Get A Quick Chocolate Cake Fix Over The Holidays With Your Microwave

It's incredibly easy to indulge in treats sweet and savoury over the Christmas holidays, which is one of the most beautiful and frightening aspects of these few months. It can be a hassle trying to battle the bulge and your demand for chocolate at the same time.

But it can get a little bit easier when you put in the tiniest amount of effort. But it has to be the right amount of effort — just enough that you feel like you won't want anything else, and not too much so that the process becomes arduous.

Here's how you do it.

Image courtesy of YouTube

This is a tried-and-tested gooey Nutella microwavable mug cake which I've made in multiple locations for many, many people (although mostly myself, because I like being a glutton). It's a nice easy way to kick your cravings to the kerb without resorting to a block of chocolate or other packaged treats that can become incredibly easy to binge on.

You'll need these things:

  • Some plain flour
  • A jar of Nutella (or peanut butter)
  • Sugar (caster, white, brown or raw all works, although each results in a slightly different texture)
  • Cocoa powder
  • Milk
  • A really large mug

Optional ingredients you can add: coffee powder (I like instant, because I'm a terrible human being) and vanilla essence, although it'll work just fine without it.

To start, get your big microwavable mug and put two tablespoons of cocoa powder in. To make this as easy as possible, I grab whatever tablespoons are available. As long as you use the same teaspoon (or same sized, if you're paranoid) throughout, you'll be fine. (If it's particularly shallow, make sure the teaspoons are heaped.)

Once the cocoa is in, throw in two tablespoons of sugar. If you make these often enough, you'll find that using a different type of sugar results in a different texture each time. Optionally, you can also replace one of the tablespoons of sugar with a tablespoon of coffee powder.

After you've chosen your preferred method of chocolate attack, add four tablespoons of plain flour. If you're worried about the leavening process, don't: the microwave will take care of that. The only trick here is to make sure you don't add too much flour, since the mixture will become incredibly thick and you'll need to add more milk to even it out. To stop that from happening, just make sure the tablespoons of flour are less than the heaped amount of cocoa you put in and you'll be fine.

Grab a fork and mix around until the dry ingredients are just combined. Now it's time for the wet stuff.

Using milk of your choice — I always go with full cream — pour out 5 tablespoons of milk. I basically fill the spoon, rotate it downwards once it's full and continue pouring until I hit five tablespoons, although you can go slower and measure things out more precisely if you like. It doesn't matter a great deal, though.

Grab a long, flat knife. Large butter knives are great for this, since you want to collect all of the cocoa, sugar and flour on the bottom and sides of the mug (something forks don't do particularly well). Mix and mix and mix until what you have in the mug looks like your typical cake batter.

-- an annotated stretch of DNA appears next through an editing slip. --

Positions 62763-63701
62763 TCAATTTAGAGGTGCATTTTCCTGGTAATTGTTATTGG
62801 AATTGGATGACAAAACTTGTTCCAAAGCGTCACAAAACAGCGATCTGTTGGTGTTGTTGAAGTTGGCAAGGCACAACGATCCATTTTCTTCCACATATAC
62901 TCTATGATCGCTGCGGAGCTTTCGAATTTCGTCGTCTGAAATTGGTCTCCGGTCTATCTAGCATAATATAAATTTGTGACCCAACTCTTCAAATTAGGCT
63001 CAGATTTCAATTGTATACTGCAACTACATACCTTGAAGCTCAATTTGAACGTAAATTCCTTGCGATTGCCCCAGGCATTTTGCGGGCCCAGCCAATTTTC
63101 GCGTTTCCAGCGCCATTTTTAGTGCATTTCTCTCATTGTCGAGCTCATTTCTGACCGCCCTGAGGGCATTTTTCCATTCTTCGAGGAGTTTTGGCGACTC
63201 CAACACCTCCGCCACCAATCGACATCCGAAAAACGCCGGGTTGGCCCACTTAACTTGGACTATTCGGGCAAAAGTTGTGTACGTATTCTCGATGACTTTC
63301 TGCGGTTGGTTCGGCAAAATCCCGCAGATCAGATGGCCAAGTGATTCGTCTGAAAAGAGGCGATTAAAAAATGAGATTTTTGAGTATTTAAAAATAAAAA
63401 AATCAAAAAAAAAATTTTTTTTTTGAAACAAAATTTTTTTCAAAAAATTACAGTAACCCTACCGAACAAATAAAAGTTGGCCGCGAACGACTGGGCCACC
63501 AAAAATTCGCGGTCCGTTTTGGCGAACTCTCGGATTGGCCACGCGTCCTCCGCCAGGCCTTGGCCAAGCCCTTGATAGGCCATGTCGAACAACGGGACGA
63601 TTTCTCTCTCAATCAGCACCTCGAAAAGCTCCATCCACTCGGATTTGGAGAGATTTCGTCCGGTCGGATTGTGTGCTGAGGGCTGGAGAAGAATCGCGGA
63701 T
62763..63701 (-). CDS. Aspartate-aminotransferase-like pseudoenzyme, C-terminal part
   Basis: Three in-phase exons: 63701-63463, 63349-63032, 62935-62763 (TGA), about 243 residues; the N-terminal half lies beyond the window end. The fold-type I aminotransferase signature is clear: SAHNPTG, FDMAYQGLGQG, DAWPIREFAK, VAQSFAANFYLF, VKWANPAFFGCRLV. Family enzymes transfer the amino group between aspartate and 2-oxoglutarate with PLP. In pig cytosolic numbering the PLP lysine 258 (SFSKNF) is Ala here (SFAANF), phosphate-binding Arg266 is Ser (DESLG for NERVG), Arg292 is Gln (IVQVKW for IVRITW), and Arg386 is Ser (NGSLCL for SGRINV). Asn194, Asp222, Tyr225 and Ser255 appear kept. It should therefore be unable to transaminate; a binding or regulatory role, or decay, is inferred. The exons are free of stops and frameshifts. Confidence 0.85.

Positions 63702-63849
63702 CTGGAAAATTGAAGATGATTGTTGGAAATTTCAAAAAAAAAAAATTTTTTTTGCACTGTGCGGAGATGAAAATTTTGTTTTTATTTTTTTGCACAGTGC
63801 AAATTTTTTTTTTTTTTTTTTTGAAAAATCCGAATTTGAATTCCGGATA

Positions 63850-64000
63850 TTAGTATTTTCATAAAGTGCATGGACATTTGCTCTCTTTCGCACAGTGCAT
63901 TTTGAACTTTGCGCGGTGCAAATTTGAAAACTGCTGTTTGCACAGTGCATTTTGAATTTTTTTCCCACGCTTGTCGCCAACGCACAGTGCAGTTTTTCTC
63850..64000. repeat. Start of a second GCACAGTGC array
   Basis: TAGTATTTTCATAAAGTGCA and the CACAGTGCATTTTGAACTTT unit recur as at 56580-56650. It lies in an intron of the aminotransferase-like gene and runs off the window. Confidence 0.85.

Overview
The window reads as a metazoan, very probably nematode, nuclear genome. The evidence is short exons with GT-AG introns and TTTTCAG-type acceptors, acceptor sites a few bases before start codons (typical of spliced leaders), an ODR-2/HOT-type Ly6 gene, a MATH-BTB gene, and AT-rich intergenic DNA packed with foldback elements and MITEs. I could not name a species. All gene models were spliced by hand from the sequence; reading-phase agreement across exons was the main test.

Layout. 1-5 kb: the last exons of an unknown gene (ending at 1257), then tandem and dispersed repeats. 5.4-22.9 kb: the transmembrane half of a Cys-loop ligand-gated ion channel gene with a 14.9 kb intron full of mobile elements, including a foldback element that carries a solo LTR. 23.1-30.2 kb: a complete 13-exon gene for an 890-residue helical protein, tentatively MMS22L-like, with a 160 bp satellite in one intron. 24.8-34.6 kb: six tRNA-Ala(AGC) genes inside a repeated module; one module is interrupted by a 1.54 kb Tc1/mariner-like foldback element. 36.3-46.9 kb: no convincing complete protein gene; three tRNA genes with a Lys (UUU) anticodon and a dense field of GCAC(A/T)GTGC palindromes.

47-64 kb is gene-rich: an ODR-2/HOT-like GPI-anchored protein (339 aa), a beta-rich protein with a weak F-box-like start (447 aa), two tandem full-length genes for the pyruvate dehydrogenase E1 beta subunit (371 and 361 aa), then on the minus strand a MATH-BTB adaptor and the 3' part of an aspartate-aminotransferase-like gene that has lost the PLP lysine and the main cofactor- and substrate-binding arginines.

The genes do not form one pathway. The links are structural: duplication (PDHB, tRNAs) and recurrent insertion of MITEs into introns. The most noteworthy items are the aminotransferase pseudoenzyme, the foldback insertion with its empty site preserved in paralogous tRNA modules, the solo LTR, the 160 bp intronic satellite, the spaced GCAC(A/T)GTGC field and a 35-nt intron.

It's at this point you'll know whether you'll need to fix things. If you're finding it particularly tough to get the mixture to come together, add another dash of milk and keep mixing. If the mixture looks like it's too wet, grab another spoon and add some more flour.

The last step in the process is to take your gooey ingredient — Nutella, in this case — and dollop a fat wad of it straight on top of the batter. The heavier or lighter that mixture is, the more Nutella will sink to the bottom. It's good if the Nutella doesn't sink too quickly, because then it can meld into the rest of the cake as it cooks.

Once you've got as many lumps out of the batter as possible, it's reasonably smooth and your goo of choice is adorned on top, stick the lot, uncovered, in the microwave. You'll want to microwave it for 70 seconds (1000W), although every microwave is different and you might want more or less time depending on your appliance.

I found at home using my inverter microwave, for instance, 65 seconds was perfectly fine. With the office turntable microwave, 70 to 72 seconds was more ideal. You'll have to find out yourself precisely what the sweet spot is; like decrepit, electric stoves, microwaves can be fiddly.

Ideally, when the cake is done it'll have risen nicely and you'll be able to see a small amount of Nutella in the top. If the batter doesn't have enough milk, the Nutella won't have sunk and the top of your cake will just be coated in warm, gooey Nutella. That's nice, although things can get a tad dry once you get into the bottom of your mug cake. That's why it's better for the batter to be wetter than thicker, although it's also less prone to rise the wetter it is (and you may want to increase the cooking time by a few seconds to compensate).

Overall, you're left with a warm, instant quick-fix chocolate cake with a gooey center that lasts several bites and should be enough to satiate any cravings. It obviously won't hold a candle to something properly baked in an oven, and done properly the texture is akin to a steamed cake. But with a bit of cream on top and enough Nutella (or peanut butter!), this'll help to stop you from continually reaching into the pantry for more chocolate over the holidays.


Comments

    ...No baking powder? It's not going to do much of a job rising with nothing to help it rise.

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